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  1. 1. China
  2. 2. Chinese Facts <ul><li>Name Zhong Guo “Middle Kingdom” </li></ul><ul><li>Population-The population of China is over 1 billion. 94% of the population is known as HAN (ethnic Chinese), but there are 55 national minorities. </li></ul>
  3. 3. Chinese Facts <ul><li>Area-The total area of China is 3,696,032 square miles. </li></ul><ul><li>Major Rivers-The two major rivers are the Yellow Rives and the Yangtze River. </li></ul><ul><li>Climate-Primarily temperate, but varies from bitterly cold in north to tropical in south. </li></ul><ul><li>Cities-China’s two most populous cities are Beijing, the capital, and Shanghai. </li></ul>
  4. 4. Language <ul><li>Mandarin is the official dialect of the country, although there are many dialects which vary from region to region. </li></ul><ul><li> </li></ul>
  5. 5. Written Language <ul><li>The Chinese do not use an alphabet. </li></ul><ul><li>Instead, each Chinese word is called a character. </li></ul><ul><li>Each character represents an idea or object . </li></ul><ul><li>Written form was standardized around 200 b.c. (Spoken not standardized-different dialects). </li></ul>
  6. 6. Written Language cont. <ul><li>Chinese characters are really pictures of things (pictographs) or pictures of ideas. </li></ul><ul><li>Thousands of characters make up the Chinese Language. </li></ul><ul><li>Examples: </li></ul>
  7. 7. Daily Life <ul><li>6 th Century-500 b.c. Confucius teachings were deeply ingrained in Chinese society. </li></ul><ul><li>He stressed the importance of family and education. </li></ul><ul><li>Emphasized that if children obeyed and respected their parents, then as adults, they would respect authority. </li></ul><ul><li>The virtue or respect towards one’s elders is known as filial piety. </li></ul>
  8. 8. Chinese Manners <ul><li>Showing respect towards others is one of the principle virtues in Chinese society. </li></ul><ul><li>Believe in rules of etiquette and proper behavior. </li></ul><ul><ul><li>Ex: both hands should be used to handle items </li></ul></ul><ul><ul><li>Receive a gift, sit aside and open later. </li></ul></ul><ul><ul><li>Bowing, as to convey respect to the higher level </li></ul></ul>
  9. 9. Manners cont. <ul><li>Do not use large hand movements. The Chinese do not speak with their hands. Your movements may be distracting to your host. </li></ul><ul><li>  Personal contact must be avoided at all cost. It is highly inappropriate for a man to touch a woman in public. </li></ul><ul><li>To point do not use your index finger, use an open palm. </li></ul><ul><li>  It is considered improper to put your hand in your mouth. </li></ul><ul><li>  Avoid acts that involve the mouth. </li></ul>
  10. 10. Gift giving is a very delicate issue in China <ul><li>The following gifts and/or colors are associated with death and should not be given: </li></ul><ul><li>Clocks </li></ul><ul><li>Straw sandals </li></ul><ul><li>A stork or crane </li></ul><ul><li>Handkerchiefs </li></ul><ul><li>Anything white, blue or black </li></ul>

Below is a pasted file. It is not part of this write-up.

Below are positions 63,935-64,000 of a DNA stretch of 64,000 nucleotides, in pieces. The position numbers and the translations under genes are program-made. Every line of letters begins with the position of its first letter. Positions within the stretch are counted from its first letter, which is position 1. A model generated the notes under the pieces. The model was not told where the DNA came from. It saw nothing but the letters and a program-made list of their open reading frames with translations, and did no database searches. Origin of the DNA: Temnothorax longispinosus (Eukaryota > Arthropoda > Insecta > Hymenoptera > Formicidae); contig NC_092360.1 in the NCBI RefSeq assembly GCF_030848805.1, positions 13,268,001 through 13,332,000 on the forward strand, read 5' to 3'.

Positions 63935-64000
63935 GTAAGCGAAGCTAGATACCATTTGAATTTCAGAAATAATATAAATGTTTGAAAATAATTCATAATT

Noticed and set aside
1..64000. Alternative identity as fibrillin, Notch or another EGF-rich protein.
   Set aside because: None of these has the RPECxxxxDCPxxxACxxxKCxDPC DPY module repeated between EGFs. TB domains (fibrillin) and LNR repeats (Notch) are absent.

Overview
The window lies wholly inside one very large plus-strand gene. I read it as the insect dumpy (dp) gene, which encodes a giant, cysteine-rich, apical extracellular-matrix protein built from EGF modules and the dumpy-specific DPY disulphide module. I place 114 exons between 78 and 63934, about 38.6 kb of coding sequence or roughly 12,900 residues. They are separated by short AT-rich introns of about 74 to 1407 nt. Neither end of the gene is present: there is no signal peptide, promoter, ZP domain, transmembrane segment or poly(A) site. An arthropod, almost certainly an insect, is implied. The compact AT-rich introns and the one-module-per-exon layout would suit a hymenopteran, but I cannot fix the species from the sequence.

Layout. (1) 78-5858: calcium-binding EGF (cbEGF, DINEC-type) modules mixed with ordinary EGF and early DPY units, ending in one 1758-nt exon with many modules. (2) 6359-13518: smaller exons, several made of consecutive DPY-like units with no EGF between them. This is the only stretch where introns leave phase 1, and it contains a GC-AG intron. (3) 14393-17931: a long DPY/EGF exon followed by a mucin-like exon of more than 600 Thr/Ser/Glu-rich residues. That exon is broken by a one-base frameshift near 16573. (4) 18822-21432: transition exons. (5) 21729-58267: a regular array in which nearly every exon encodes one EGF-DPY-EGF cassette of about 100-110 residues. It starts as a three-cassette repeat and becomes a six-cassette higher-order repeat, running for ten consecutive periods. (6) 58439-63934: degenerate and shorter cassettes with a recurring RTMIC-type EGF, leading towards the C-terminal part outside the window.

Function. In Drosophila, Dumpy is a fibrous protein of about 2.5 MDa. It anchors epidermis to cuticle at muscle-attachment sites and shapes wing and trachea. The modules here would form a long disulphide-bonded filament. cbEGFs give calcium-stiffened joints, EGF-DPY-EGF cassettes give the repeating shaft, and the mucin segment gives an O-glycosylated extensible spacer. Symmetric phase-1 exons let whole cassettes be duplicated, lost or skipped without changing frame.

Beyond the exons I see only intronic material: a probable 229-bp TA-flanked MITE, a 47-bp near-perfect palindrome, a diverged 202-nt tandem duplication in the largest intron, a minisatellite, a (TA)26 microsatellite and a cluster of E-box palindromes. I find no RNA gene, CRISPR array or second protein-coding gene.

11. 11. Food <ul><li>Because of the climates, wheat is grown in the north and rice in the south. </li></ul><ul><li>*Bread, noodles, and rice are main staples. </li></ul><ul><li>Vegetables are the next most consumed foods. </li></ul><ul><li>Meat is eaten in small quantities and is often used to flavor food. </li></ul><ul><li>Fruits are eaten for snacks and are sometimes served as desert. </li></ul>
  12. 12. Foods cont. <ul><li>Dog is common in Korean restaurants in Beijing. The dogs used are not pets taken from people's homes but are specially raised for food - just as a cow, lamb or chicken would be in the west. </li></ul><ul><li>Scorpion </li></ul><ul><li>Mice/Rat meat dishes </li></ul><ul><li>Cicada </li></ul><ul><li>Snake meat dishes </li></ul><ul><li>Starfish </li></ul><ul><li>Insects </li></ul>
  13. 13. Chinese Art <ul><li>Porcelain </li></ul><ul><li>Silk </li></ul><ul><li>Paintings </li></ul><ul><li>Calligraphy </li></ul><ul><li>Favorite Subjects in Art </li></ul><ul><ul><li>Bamboo-Strength and durability </li></ul></ul><ul><ul><li>Lotus – purity and perfection </li></ul></ul><ul><ul><li>Chrysanthemum-retirement and life of ease </li></ul></ul><ul><ul><li>Plum Tree-strength and long life </li></ul></ul><ul><ul><li>Peach-long life </li></ul></ul><ul><ul><li>Crane-most popular, placed with pine tree, long life </li></ul></ul><ul><ul><li>Bat-happiness and wealth </li></ul></ul><ul><ul><li>Fish-wealth and abundance </li></ul></ul>
  14. 14. Chinese Art <ul><li> </li></ul><ul><li>Slide Show </li></ul><ul><li>Chinese Architecture </li></ul><ul><li> </li></ul>
  15. 15. Chinese Religion <ul><li>Different from Western Standards </li></ul><ul><ul><li>Christian, Muslim or Jewish </li></ul></ul><ul><ul><li>Blend of Buddhism, Confucianism, Daoism, and Local Gods/Spirits </li></ul></ul>
  16. 16. Basic Ideas <ul><li>Humanistic rather than center it on gods </li></ul><ul><ul><li>Contrast to Western in God’s will on Earth </li></ul></ul><ul><ul><ul><li>emphasis is on what God wants, what God intends, not on what mankind wants </li></ul></ul></ul><ul><ul><li>Chinese relate religion on how to act in such a way that the gods will grant one's wishes, or how to ensure that the gods will do what mankind wants and needs </li></ul></ul>
  17. 17. Basic Ideas <ul><li>Focus on good life on earth not afterlife </li></ul><ul><li>Perfectibility of Humankind </li></ul><ul><li>Harmony and peace with the world and with other people </li></ul>
  18. 18. Confucianism 6 centuries b.c. <ul><li>Everything is seen as relational, what you do effects everything, even generational </li></ul><ul><li>Decision making </li></ul><ul><ul><li>Compassion </li></ul></ul><ul><ul><li>Righteousness and justice for everyone </li></ul></ul><ul><ul><li>Loyalty </li></ul></ul><ul><ul><li>Filial piety: family, country, not one’s own wishes </li></ul></ul><ul><ul><li>Truthfulness </li></ul></ul>